The Commerce Commission has today released the findings from its study into New Zealand's mobile services market.
Telecommunications Commissioner Dr Stephen Gale said competition indicators such as pricing, coverage and choice of mobile services were trending in a positive direction for consumers.
“We have three established mobile network operators in New Zealand and all are performing well on most measures of quality. According to Opensignal, New Zealand currently ranks 8th out of 88 countries for 4G speed. Further, mobile service prices are generally lower than OECD averages, and consumers tell us they find it easy to compare plans and switch providers,” Dr Gale says.
“However, there is room for improvement in some areas. Prices for large data plans are noticeably higher than Australia and while mobile data use grew 69% last year, reliable 4G coverage is not so widespread. Information on performance measures like call dropping rates and coverage gaps is also hard to find.”
While consumers consider switching providers to be a reasonably simple process, the study found there is currently some sluggishness when it comes to switching providers. The Commission has begun further work to better understand the impact of this inertia on consumers.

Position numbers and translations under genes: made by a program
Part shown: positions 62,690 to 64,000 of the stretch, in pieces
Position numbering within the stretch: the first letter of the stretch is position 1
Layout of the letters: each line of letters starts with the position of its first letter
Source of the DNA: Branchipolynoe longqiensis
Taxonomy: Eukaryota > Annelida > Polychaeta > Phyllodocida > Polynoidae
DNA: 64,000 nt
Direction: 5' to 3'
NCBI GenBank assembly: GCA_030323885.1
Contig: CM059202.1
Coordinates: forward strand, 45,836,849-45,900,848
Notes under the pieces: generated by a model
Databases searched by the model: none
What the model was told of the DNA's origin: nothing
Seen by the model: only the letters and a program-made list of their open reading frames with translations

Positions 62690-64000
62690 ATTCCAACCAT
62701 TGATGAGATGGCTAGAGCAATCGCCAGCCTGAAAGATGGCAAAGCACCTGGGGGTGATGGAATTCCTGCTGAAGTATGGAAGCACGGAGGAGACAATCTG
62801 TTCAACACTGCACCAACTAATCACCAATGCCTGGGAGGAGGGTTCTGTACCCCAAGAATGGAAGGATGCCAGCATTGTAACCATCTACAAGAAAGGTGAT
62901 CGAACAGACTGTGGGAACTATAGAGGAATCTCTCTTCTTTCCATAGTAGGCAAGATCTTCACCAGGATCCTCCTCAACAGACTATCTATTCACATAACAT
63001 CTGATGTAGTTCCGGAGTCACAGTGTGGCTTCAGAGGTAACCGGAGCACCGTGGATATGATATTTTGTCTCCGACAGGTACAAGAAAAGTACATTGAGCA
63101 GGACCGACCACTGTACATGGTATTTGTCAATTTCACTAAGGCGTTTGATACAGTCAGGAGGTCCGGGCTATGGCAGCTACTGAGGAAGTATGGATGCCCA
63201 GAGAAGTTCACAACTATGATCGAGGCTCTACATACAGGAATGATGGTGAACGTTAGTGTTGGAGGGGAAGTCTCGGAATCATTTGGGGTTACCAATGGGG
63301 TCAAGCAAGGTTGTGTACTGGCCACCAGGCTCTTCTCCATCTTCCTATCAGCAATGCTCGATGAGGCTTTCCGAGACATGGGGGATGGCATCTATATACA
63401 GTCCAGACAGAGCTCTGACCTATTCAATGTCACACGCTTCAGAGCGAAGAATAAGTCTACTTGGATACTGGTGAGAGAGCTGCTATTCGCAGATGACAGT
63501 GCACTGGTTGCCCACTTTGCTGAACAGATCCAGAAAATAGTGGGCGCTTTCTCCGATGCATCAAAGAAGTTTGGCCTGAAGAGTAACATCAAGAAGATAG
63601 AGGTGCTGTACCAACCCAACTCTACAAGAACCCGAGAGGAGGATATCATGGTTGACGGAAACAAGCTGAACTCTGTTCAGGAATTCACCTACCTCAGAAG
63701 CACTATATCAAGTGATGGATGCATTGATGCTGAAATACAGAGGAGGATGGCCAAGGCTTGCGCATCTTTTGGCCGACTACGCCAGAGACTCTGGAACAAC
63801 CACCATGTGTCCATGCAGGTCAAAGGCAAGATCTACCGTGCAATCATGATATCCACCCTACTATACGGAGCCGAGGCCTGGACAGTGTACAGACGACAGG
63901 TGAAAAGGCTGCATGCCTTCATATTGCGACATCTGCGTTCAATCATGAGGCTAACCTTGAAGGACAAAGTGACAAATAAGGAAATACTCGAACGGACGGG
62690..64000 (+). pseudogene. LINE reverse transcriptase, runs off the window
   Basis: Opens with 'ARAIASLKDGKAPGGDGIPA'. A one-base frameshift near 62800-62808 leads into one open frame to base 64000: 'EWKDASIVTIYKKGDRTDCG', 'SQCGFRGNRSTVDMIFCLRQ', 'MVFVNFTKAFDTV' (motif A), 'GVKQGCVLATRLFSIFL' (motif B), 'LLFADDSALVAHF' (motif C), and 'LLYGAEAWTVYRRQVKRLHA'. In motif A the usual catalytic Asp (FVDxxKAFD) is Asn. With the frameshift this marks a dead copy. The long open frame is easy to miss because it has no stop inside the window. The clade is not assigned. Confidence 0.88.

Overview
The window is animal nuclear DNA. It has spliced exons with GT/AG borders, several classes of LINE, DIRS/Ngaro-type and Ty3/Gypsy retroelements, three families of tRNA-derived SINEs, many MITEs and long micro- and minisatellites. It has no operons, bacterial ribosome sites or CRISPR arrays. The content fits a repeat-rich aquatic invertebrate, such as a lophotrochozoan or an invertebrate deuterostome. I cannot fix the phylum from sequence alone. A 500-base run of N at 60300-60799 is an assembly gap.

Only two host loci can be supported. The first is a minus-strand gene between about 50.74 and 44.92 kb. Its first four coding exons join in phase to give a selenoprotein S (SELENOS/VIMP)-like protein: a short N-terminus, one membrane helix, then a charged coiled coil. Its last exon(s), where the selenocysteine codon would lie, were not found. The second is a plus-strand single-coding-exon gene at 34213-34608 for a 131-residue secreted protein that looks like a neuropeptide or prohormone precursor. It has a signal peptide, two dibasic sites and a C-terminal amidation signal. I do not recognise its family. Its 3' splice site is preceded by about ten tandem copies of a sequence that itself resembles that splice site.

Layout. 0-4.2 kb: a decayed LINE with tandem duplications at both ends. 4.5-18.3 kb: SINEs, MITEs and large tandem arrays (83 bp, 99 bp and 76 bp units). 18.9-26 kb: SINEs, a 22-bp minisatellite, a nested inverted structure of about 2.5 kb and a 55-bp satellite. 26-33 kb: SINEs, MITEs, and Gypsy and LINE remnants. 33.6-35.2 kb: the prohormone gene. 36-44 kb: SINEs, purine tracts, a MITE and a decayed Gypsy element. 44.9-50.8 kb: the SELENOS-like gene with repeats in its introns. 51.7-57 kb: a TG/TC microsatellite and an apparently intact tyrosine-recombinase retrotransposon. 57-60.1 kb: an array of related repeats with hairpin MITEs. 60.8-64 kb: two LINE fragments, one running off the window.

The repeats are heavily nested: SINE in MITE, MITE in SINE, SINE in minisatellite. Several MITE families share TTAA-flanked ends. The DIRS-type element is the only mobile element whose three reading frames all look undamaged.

“Spectrum is a key cost for the three network operators: Vodafone, Spark, and 2Degrees. Imbalances in spectrum holdings between operators – across all bands – can affect competition,” says Dr Gale.
“Our view is that, in its design of future spectrum allocation processes, MBIE should have wholesale and retail competition matters at the forefront of decisions.
Competition is emerging for network operators to sell wholesale services. This allows ‘virtual' operators such as Vocus and The Warehouse to sell mobile services to consumers, without having to build their own mobile network.
“We see no need to regulate at this stage but will keep an eye on the ability of new ‘virtual' operators to access wholesale services. We expect more spectrum and consumer engagement will help this market to develop where it is commercially viable,” Dr Gale said.
“Overall the study found that consumers are more satisfied with mobile than with fixed line services, but there is still room to improve. We will continue to focus on consumers as part of our telco retail service quality work.